In 1936, Gentzen famously showed that Primitive Recursive Arithmetic, plus the assumption that the ordinal $\epsilon_0$ is well-founded, is able to prove Con(PA). But of course, Con(PA) doesn't yet imply PA is sound, so we might wonder how far a Gentzen-style proof can go toward establishing soundness.
At this point, you might interject that soundness isn't even first-order definable, so of course we can't hope for a formal proof that PA is sound. But it seems to me that we can mostly sidestep that problem using Tarski's prescription, which lets us formally define soundness for whatever fixed number of quantifiers we care about (that is, for $\Sigma_k$ and $\Pi_k$ sentences for any fixed $k$). So in particular, given any fixed arithmetical sentence---let's say $P\ne NP$, which is a $\Pi_2$-sentence---it seems reasonable to hope for a proof of the following implication, within Primitive Recursive Arithmetic:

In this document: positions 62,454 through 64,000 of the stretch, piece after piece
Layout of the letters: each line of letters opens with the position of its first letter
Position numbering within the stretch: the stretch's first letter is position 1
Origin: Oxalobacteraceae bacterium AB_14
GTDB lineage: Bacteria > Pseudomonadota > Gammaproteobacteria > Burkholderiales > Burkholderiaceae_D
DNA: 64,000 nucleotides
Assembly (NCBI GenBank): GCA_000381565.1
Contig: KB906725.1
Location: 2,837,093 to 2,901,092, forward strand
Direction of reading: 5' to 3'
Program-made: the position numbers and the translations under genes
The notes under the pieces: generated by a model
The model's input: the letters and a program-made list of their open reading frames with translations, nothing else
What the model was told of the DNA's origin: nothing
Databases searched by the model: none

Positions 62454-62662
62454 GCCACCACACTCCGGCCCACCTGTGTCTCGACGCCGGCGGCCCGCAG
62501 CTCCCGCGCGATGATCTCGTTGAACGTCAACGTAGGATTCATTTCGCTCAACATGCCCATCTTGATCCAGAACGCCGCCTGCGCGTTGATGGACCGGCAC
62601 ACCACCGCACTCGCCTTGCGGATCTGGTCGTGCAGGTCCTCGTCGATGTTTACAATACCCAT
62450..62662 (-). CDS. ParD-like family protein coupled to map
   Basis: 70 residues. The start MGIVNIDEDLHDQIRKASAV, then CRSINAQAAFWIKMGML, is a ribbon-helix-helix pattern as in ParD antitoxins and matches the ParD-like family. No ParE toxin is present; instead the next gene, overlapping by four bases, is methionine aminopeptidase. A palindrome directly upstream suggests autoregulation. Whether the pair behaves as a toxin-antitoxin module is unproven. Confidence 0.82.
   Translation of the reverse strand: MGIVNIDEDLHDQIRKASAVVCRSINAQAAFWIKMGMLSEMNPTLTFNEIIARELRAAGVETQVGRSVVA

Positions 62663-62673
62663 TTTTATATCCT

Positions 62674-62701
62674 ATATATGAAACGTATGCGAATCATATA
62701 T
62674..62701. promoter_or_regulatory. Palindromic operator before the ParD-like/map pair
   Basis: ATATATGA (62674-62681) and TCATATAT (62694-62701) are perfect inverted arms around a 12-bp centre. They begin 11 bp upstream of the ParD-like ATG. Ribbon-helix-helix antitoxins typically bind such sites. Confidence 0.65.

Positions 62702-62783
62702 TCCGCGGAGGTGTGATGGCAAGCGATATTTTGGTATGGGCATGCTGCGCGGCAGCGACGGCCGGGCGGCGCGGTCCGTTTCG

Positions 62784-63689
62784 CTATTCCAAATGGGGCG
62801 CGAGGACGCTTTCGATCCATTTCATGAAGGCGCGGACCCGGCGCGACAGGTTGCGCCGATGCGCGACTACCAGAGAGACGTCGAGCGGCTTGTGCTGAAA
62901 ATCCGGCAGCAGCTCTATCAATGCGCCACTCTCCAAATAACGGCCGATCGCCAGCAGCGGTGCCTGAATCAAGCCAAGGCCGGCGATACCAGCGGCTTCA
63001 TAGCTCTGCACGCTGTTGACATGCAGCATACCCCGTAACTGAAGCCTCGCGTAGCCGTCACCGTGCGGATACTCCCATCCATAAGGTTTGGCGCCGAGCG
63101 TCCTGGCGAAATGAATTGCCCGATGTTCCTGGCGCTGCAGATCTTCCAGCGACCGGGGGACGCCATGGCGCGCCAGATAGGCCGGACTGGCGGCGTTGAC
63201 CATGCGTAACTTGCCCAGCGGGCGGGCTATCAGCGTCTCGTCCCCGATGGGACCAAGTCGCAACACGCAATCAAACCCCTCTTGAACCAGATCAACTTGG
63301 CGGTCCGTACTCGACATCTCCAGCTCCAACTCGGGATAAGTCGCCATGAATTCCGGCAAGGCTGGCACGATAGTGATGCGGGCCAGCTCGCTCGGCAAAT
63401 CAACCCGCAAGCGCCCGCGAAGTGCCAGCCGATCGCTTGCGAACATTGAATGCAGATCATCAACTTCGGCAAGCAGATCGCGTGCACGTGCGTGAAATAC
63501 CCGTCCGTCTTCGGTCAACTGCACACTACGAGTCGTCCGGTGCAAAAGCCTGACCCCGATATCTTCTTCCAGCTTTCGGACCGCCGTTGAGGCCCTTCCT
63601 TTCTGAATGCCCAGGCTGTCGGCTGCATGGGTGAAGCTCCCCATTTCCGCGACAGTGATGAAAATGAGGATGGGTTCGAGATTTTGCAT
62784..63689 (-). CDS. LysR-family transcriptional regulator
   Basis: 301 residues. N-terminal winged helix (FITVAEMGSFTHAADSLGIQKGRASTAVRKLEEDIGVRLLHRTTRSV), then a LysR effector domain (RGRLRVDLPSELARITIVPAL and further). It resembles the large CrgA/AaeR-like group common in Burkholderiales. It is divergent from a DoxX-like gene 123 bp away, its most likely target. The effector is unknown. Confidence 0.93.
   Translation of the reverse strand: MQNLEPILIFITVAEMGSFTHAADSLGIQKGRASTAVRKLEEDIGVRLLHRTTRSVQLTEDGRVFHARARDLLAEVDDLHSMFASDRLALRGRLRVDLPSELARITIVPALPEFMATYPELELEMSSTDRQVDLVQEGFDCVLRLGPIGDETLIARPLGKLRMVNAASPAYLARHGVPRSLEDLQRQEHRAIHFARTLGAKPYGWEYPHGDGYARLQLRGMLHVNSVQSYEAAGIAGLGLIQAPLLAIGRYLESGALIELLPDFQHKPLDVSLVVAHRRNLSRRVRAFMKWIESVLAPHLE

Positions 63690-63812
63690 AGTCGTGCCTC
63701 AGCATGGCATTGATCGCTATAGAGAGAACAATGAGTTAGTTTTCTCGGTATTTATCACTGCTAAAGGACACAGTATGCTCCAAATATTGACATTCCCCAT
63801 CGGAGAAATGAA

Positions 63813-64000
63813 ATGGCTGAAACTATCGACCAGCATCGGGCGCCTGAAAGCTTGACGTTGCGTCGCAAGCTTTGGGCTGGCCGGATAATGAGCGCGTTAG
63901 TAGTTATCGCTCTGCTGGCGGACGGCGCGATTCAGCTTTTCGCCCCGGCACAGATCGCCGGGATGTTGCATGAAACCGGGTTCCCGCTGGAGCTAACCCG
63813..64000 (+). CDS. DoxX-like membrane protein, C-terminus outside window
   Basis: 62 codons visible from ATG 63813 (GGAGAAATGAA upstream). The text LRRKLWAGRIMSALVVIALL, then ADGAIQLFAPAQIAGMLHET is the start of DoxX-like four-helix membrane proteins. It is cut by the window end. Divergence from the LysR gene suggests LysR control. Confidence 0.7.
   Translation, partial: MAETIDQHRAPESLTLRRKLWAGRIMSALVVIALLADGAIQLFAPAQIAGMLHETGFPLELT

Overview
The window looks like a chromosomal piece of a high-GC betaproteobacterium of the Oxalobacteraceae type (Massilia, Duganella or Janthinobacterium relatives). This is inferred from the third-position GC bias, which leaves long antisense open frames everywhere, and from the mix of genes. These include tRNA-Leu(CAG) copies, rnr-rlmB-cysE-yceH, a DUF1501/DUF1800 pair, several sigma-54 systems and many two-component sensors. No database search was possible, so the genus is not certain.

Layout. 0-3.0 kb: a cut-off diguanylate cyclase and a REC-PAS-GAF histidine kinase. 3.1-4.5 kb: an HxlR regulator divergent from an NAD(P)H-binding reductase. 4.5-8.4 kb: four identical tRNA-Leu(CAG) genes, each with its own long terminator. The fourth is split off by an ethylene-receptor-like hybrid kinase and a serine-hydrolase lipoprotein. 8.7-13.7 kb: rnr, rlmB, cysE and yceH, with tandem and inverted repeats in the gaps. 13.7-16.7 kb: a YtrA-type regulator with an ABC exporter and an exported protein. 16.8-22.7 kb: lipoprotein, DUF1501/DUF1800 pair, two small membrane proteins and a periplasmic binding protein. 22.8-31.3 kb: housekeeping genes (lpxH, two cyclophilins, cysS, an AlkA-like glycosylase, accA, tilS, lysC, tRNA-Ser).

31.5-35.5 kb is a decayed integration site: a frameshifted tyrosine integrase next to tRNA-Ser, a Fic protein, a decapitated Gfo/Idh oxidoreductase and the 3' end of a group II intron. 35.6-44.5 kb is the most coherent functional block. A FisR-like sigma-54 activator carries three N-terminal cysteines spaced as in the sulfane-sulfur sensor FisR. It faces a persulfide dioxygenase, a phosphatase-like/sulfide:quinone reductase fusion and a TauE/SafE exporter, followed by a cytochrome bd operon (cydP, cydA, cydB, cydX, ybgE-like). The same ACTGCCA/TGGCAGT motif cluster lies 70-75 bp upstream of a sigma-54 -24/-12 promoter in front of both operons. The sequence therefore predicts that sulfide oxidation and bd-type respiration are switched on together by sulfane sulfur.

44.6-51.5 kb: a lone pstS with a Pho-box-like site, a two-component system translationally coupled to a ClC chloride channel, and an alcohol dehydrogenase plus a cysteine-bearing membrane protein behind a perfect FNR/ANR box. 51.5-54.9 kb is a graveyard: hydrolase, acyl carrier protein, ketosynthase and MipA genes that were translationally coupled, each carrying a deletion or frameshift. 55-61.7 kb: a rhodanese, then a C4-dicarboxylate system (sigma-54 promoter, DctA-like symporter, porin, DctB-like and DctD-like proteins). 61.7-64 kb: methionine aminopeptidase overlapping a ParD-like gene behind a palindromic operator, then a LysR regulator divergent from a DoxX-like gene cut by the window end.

- If $\epsilon_0$ is well-founded and PA proves $P\ne NP$, then $P\ne NP$ holds.
My question is, does the technology of ordinal proof theory (about which I know almost nothing) let us establish statements like the above? Also, if we want to establish such a thing for a $\Pi_k$-sentence, does the ordinal that we need increase with $k$, or does the same ordinal (e.g., $\epsilon_0$) always suffice?
(This question is a followup to my recent question about an ordinal encoding the proof strength of ZF, and arose from discussion with Timothy Chow there.)